Selection bias may have occurred as participating institutions were self-selected and the institutions designated the students to participate in the electives, only excluding students who previously did an international elective. This selection process might have resulted in potential positive bias due to the positive attitudes towards the study from the outset. Additionally, this research project provided participants with an IME that they otherwise would not have had, which means they may have exaggerated the benefits of their elective, as a sign of gratitude.


The SSMEE model provides valuable learning for participating students and their peers/colleagues. This pilot study has shown that the SSMEE model is feasible with four countries participating. Financing electives remains the biggest challenge. Since this pilot study in 2017/18, SSMEE has continued and has now merged with another GEMx project forming a regional elective exchange network in Africa with an additional four institutions in three other countries. More funding through GEMx, has been given to each institution to help offset elective costs. As such SSMEE has resulted in increased opportunities for African medical students and better educational outcomes that are likely to have a positive effect on healthcare systems in Africa. The value for host institutions and impact on patients has not been explored during this study and would warrant further research.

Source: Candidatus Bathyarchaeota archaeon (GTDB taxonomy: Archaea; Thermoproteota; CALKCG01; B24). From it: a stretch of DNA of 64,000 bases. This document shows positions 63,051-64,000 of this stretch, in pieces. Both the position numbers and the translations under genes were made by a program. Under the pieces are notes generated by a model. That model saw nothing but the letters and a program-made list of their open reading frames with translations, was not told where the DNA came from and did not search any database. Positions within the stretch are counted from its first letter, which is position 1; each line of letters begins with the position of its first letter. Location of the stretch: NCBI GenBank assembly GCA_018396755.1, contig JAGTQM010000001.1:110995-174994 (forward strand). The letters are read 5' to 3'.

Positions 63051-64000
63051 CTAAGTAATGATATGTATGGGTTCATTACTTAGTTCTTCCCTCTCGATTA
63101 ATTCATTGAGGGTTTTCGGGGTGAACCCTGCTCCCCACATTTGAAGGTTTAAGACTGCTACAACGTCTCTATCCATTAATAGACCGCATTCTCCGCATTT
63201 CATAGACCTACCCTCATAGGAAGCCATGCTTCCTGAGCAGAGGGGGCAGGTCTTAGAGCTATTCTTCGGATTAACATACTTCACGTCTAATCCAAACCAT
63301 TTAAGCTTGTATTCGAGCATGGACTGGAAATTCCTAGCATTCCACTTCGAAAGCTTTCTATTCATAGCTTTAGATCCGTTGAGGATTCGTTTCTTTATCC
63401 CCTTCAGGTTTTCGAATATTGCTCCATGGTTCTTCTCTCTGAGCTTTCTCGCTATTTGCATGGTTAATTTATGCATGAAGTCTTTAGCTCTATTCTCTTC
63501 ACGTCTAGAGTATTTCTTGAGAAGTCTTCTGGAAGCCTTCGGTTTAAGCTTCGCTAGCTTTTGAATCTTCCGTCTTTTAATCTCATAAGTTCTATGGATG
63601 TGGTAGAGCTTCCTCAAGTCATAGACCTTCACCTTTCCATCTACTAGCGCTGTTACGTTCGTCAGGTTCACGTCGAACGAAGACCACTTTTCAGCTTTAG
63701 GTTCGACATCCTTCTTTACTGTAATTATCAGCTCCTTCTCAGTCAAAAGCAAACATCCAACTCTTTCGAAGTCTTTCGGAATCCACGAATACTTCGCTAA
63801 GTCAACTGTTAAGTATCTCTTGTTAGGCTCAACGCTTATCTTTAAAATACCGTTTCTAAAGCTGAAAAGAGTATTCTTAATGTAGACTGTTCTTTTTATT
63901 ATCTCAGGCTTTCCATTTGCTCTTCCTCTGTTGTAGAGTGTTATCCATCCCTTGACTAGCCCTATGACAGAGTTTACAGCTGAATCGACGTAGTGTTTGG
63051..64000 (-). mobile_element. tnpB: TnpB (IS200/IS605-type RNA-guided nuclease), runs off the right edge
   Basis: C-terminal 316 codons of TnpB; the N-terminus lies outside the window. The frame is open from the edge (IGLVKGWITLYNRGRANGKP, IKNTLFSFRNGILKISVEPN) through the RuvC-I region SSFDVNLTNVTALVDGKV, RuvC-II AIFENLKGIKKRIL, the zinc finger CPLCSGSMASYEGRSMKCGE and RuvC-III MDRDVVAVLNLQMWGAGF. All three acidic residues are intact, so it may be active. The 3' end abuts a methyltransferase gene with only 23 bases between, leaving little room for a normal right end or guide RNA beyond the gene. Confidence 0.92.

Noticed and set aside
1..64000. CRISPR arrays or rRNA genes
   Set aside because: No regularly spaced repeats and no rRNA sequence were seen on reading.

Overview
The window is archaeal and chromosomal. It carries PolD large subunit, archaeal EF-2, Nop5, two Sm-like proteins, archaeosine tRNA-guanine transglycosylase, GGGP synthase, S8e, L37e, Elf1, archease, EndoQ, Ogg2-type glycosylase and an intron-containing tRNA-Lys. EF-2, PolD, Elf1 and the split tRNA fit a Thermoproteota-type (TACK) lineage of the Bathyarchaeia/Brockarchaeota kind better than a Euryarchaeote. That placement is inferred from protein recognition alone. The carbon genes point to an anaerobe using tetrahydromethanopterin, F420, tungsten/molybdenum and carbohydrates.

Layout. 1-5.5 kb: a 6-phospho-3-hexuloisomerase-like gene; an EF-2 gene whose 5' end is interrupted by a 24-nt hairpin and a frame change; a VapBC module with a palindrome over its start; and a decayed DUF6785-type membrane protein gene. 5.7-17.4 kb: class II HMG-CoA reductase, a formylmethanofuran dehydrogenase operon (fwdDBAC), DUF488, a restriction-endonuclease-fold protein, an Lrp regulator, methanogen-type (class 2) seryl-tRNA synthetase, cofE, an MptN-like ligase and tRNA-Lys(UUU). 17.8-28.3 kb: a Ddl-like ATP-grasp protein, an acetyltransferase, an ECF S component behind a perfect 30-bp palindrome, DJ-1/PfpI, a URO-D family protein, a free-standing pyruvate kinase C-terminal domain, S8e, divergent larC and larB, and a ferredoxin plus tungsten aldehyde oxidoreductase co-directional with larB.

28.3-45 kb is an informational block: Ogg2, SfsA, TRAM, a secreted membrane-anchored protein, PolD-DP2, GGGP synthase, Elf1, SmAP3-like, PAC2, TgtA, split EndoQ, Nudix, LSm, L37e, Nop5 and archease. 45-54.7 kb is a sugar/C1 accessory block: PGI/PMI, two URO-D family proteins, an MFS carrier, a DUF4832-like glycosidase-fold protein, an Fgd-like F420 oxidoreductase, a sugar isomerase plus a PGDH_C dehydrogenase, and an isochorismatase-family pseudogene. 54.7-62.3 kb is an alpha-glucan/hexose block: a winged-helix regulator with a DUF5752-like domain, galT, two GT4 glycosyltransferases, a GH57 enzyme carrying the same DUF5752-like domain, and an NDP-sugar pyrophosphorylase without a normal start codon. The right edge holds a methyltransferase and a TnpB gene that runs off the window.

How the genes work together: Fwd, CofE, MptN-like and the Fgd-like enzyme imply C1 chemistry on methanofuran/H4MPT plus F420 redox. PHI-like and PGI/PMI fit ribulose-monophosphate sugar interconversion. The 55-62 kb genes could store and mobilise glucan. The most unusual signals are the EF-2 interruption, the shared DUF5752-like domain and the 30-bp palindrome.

Although this pilot study was conducted long before the Covid-19 pandemic, this pandemic has highlighted the need for global health learning, restricted the ability to travel and raised awareness of the environmental impact of worldwide travel. As such, the need for sustainable elective models are more relevant now than ever. The effects of Covid-19 on medical electives, and specifically regional electives, would merit further study.

Availability of data and materials